Tuesday, December 8, 2009

Hella Norway


Went to Hella today.
I would have gone based solely on the name of the hamlet (big up Bay Area and Zach Hill!) but it was my Dutch housemate Maiten who proposed the day trip out there.

"There are supposed to be a lot of cool old Norwegian houses and stuff."

It was, in fact, breathtaking. And I have the pictures and video to prove it. Later...

But first, Hella is not a town, village, hamlet, or even a truck stop. It's a cove. There happen to be ten old houses adjacent to it. Nothing spectacular about the houses whatsoever, but they become camping lodges over the summer. In the middle of winter though? Nothing. Everything's locked shut, done. Nothing. At. All.

Again, the view was breathtaking. We spent a solid hour shooting the vanishing point of the Arctic Circle and ice formations in the tundra. We watched seals wade in the water. We listened to birds making unusual sounds.

But an hour of this was really all we could handle in our daywear without food, shelter, or bathroom. Had we known where exactly we were headed, we would have been better prepared. But Hella is not the heaven it was advertised as in the brochures.

So Maiten and I headed back toward the bus stop and figured that because the bus runs every hour out of Tromso in the morning, it must return every hour from Hella. Aaaaand no. The bus runs every (wait for it) 2 and a half hours from Hella back into Tromso. We were stranded in freezing tundra with an hour and a half to kill.

I can safely say I have never been that cold before. I don't think Maiten had, either.
She started to go insane. She screamed "bus!!!" several times and looked like she might cry or start hitting me. I wandered away to take pictures so I was occupied with something else, but my fingers were so frozen I couldn't feel the shutter release. Maiten followed me at a distance and muttered, "why is there no bus" over and over. We were freezing. I started to worry about frost bite. (And as a matter of fact my toes still hurt several hours later.)

We started throwing our thumbs up at every passing car. Even the municipal truck. One old man waved at us. I started to worry hitchhiking didn't exist here.

After about an hour of this, our lips blue, our toes black, our souls crushed, a station-wagon pulled over.

Santa's handsome younger brother leaned across his passenger seat and asked us something in Norwegian. Presumably, "where are you guys headed?" Maiten asked if he was headed to Tromso and he grimaced. Then he said, "Ja ja. OK" and waved us in.

Once in the car Maiten started to explain that the bus we were waiting for was running slower than we'd thought, but Santa's handsome younger brother looked like a reindeer caught in headlights and said,
"I non't (sic) speak Engliss. Just a leetuh."

Maiten and I looked at each other. I whispered that we could probably ask him to drop us off at the first municipal bus stop we saw. Santa's bro asked if we were students. I said no. He asked, "how long you in Tromso?" and I did the dumbest thing I could have possibly done:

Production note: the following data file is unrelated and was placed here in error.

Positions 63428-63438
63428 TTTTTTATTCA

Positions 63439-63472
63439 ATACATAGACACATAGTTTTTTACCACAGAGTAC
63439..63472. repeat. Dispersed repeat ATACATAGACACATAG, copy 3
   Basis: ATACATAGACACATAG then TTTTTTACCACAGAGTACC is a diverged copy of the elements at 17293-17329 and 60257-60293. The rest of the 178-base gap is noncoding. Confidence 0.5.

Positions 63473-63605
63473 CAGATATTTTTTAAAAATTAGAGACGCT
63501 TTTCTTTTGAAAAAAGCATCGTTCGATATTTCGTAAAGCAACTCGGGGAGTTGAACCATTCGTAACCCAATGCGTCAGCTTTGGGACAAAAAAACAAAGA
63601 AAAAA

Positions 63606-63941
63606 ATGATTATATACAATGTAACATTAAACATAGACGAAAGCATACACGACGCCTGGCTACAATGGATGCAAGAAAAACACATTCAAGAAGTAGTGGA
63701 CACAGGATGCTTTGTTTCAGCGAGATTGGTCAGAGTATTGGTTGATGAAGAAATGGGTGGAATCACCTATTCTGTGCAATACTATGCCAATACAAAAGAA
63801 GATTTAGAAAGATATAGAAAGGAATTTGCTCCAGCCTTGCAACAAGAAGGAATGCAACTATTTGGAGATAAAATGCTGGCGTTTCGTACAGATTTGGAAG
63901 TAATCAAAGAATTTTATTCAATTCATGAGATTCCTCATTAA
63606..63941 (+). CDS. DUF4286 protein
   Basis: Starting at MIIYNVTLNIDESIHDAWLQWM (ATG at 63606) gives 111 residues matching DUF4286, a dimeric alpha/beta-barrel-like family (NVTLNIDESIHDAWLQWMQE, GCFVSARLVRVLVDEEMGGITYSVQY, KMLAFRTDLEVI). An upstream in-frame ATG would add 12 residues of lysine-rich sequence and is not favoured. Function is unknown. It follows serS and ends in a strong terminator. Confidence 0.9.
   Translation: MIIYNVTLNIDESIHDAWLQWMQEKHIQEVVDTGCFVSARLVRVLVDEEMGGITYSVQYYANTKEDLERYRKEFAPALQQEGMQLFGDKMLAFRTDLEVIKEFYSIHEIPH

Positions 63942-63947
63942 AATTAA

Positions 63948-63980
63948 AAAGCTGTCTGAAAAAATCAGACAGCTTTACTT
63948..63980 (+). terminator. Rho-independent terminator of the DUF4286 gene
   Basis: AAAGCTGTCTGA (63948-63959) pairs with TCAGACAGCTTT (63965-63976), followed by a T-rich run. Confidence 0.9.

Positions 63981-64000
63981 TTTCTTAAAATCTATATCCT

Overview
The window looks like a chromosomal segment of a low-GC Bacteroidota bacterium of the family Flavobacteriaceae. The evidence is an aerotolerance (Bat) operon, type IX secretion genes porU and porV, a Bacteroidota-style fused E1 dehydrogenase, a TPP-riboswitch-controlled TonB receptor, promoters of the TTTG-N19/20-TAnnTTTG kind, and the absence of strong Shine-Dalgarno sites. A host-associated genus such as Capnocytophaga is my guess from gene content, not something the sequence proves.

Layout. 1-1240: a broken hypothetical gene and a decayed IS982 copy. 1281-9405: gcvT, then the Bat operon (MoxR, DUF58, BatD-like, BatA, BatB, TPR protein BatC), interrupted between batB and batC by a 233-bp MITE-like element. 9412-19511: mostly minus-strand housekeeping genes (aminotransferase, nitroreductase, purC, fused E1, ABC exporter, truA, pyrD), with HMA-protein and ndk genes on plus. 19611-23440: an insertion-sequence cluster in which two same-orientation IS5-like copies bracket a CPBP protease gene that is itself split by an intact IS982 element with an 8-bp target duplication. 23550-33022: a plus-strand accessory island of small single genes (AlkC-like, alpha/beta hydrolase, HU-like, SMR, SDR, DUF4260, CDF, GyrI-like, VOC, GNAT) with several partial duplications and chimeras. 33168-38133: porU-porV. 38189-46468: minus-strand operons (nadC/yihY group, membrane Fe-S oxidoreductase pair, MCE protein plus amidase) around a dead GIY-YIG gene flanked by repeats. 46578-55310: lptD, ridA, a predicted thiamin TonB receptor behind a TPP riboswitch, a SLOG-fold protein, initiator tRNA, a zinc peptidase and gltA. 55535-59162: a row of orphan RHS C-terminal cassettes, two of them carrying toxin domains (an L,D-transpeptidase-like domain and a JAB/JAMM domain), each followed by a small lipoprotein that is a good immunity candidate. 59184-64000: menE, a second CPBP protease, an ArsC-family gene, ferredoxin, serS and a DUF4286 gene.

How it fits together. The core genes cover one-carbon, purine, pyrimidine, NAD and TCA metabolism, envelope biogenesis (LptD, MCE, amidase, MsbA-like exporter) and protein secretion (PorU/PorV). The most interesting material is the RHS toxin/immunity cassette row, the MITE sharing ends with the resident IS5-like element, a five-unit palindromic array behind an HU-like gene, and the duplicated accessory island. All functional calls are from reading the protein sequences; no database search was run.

I tried to answer him in Norse-Swedish.

See, I studied Swedish for a year at grad school, but that's like saying you know how to play Metallica's "One" on acoustic guitar. It serves no purpose to anyone. Still.

Santa's bro: How long you in Tromso?
Anne: (Four weeks.)
Santa's bro: (Oh, you speak Norse?)
Anne: (I studied some Swedish in college.)
Santa's bro: (And you come from the USA?)
Anne: (Yes, I'm from New York.)
Santa's bro: (Do you like it here?)
Anne: (Yes, I like it here.)

OK. I'm the worst beginning language text book's wettest dream. Every first chapter of conversational foreign language puts you in the middle of nowhere with no recourse but to speak the local language. That was now happening to me, but only because I put myself there. So far, so good. Hooray for ice-breakers!! This stranger now knows how long I'm here and where I'm from. The next logical thing I can think to say is:

What is your name?

He smiled and said something like, "To-rhee-ar." I smiled and said, "Hi Toriar. My name is Anne. Her name is Maiten." I start to feel good. Feel OK about this Swedish conversation with the Norwegian. Figured I'd roll with it and asked the next question:

Do you live in Tromso?

This time he looked at me via the rear-view mirror like I'd just said:

Do you have an anus?

I repeated myself in English. Quickly.

Anyway, we got into Tromso island and I said something like, "you can just drop us off here. We can take the bus." But I'm sure Toriar heard:

I can stop cars with bus stops.

One very valuable sentence though, that every carpetbagging gnome ought to know is tusen takk (Norwegian), or tak så mycket (Swedish).

Thank you very much, Toria.

Toria shook my hand with his gigantic paw (he had some serious contractor hands), and gave me a sympathetic hug. Shit folks, older men here seriously look like Santa Claus, but like, if they were all handsome skiiers. I just gave him a dumb smile. He must have thought I was autistic. I need to learn more Norwegian.

Next time, I'm going straight to Sameland. [This site has already confused several people so I should spell it out: It's a farcical amusement park website. The whole thing is a joke. (One which fells the Saamis and Japanese tourists in one swift move.) And if you can navigate yourself to the "write your own joik" page, I promise it's almost as good as being high on moose knuckles...]

Hella Norway Dec. 8 2009 from Ill Iterate on Vimeo.






3 comments:

Aaron said...

Beautiful. Reminds me of my home in Montana at a perpetual 5pm in winter. Hey Anne, what's the music? singer's name?

ill iterate said...

Aaron: it's the group Little Dragon, "Feathers." Swedish band fronted by a Japano-Swedish woman.

Aaron said...

Thanks!